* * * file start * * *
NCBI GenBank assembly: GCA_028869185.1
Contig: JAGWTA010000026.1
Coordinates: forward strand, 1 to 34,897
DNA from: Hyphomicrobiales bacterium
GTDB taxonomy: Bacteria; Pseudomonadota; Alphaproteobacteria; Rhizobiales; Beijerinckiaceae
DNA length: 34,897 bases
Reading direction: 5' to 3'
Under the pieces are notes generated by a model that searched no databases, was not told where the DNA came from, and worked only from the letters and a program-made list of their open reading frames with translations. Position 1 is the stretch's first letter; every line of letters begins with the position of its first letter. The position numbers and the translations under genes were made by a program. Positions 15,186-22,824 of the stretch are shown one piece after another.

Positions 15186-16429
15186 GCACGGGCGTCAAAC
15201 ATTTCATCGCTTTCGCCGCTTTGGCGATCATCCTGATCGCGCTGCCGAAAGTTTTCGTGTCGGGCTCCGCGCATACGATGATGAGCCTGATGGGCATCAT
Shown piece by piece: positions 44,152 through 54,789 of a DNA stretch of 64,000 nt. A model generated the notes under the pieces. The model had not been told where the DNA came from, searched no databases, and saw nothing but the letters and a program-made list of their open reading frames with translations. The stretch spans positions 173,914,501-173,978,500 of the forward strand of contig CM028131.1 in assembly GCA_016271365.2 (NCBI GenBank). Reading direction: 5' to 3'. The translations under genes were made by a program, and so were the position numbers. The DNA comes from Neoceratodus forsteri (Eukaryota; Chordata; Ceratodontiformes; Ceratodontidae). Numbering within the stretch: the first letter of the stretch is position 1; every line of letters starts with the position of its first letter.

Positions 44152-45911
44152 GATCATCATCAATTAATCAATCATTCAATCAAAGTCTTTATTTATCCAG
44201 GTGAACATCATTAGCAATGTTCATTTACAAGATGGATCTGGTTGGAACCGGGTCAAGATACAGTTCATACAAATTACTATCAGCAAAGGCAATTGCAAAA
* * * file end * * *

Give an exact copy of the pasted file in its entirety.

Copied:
NCBI GenBank assembly: GCA_028869185.1
Contig: JAGWTA010000026.1
Coordinates: forward strand, 1 to 34,897
DNA from: Hyphomicrobiales bacterium
GTDB taxonomy: Bacteria; Pseudomonadota; Alphaproteobacteria; Rhizobiales; Beijerinckiaceae
DNA length: 34,897 bases
Reading direction: 5' to 3'
Under the pieces are notes generated by a model that searched no databases, was not told where the DNA came from, and worked only from the letters and a program-made list of their open reading frames with translations. Position 1 is the stretch's first letter; every line of letters begins with the position of its first letter. The position numbers and the translations under genes were made by a program. Positions 15,186-22,824 of the stretch are shown one piece after another.

Positions 15186-16429
15186 GCACGGGCGTCAAAC
15201 ATTTCATCGCTTTCGCCGCTTTGGCGATCATCCTGATCGCGCTGCCGAAAGTTTTCGTGTCGGGCTCCGCGCATACGATGATGAGCCTGATGGGCATCAT
Shown piece by piece: positions 44,152 through 54,789 of a DNA stretch of 64,000 nt. A model generated the notes under the pieces. The model had not been told where the DNA came from, searched no databases, and saw nothing but the letters and a program-made list of their open reading frames with translations. The stretch spans positions 173,914,501-173,978,500 of the forward strand of contig CM028131.1 in assembly GCA_016271365.2 (NCBI GenBank). Reading direction: 5' to 3'. The translations under genes were made by a program, and so were the position numbers. The DNA comes from Neoceratodus forsteri (Eukaryota; Chordata; Ceratodontiformes; Ceratodontidae). Numbering within the stretch: the first letter of the stretch is position 1; every line of letters starts with the position of its first letter.

Positions 44152-45911
44152 GATCATCATCAATTAATCAATCATTCAATCAAAGTCTTTATTTATCCAG
44201 GTGAACATCATTAGCAATGTTCATTTACAAGATGGATCTGGTTGGAACCGGGTCAAGATACAGTTCATACAAATTACTATCAGCAAAGGCAATTGCAAAA